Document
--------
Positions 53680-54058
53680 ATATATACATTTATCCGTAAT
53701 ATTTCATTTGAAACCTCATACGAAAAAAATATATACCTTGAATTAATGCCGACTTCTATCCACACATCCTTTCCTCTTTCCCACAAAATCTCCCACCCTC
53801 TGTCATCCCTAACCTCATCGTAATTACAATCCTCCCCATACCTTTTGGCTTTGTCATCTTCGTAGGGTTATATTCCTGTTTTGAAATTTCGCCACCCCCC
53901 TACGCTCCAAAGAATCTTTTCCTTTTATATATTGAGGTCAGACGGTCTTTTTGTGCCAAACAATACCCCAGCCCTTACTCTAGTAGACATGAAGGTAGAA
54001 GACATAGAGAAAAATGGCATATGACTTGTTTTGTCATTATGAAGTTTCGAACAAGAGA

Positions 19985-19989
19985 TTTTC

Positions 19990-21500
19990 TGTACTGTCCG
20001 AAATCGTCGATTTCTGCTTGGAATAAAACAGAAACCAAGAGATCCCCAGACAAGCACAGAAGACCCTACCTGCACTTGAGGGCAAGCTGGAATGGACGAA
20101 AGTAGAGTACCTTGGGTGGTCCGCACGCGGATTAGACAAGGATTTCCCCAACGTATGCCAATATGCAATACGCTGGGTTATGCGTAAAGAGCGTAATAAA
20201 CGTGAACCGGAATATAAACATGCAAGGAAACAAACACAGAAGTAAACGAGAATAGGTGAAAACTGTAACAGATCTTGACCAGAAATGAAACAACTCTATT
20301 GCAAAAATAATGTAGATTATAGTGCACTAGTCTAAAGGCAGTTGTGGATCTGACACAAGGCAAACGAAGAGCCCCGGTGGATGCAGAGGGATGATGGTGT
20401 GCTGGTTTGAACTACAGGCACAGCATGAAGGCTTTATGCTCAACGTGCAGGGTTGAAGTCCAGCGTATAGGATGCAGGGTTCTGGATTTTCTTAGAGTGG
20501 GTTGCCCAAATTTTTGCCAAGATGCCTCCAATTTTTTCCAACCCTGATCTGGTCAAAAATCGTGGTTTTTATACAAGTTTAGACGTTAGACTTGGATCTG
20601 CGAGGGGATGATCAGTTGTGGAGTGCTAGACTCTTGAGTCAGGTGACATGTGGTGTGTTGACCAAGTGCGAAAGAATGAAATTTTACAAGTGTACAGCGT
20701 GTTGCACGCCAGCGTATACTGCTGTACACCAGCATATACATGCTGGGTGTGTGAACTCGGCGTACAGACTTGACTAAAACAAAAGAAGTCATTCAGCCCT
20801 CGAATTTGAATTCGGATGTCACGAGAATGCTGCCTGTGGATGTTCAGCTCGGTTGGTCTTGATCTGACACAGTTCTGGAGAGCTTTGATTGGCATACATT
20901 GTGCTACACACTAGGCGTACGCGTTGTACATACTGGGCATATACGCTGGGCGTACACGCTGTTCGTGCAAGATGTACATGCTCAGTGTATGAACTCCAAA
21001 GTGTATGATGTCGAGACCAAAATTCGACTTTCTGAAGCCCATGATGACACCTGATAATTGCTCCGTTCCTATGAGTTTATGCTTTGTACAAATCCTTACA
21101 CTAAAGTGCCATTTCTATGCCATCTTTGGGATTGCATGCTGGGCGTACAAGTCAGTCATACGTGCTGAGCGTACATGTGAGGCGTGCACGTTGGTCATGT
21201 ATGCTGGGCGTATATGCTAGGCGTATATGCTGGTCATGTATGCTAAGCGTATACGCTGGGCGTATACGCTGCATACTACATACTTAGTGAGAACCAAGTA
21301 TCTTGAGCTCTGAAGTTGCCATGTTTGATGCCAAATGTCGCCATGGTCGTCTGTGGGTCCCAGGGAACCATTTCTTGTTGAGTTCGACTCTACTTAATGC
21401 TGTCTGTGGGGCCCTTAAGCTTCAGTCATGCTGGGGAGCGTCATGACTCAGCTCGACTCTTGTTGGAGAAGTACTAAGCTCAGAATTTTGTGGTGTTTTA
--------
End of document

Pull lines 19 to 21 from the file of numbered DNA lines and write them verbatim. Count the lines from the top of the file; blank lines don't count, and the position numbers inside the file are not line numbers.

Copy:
20801 CGAATTTGAATTCGGATGTCACGAGAATGCTGCCTGTGGATGTTCAGCTCGGTTGGTCTTGATCTGACACAGTTCTGGAGAGCTTTGATTGGCATACATT
20901 GTGCTACACACTAGGCGTACGCGTTGTACATACTGGGCATATACGCTGGGCGTACACGCTGTTCGTGCAAGATGTACATGCTCAGTGTATGAACTCCAAA
21001 GTGTATGATGTCGAGACCAAAATTCGACTTTCTGAAGCCCATGATGACACCTGATAATTGCTCCGTTCCTATGAGTTTATGCTTTGTACAAATCCTTACA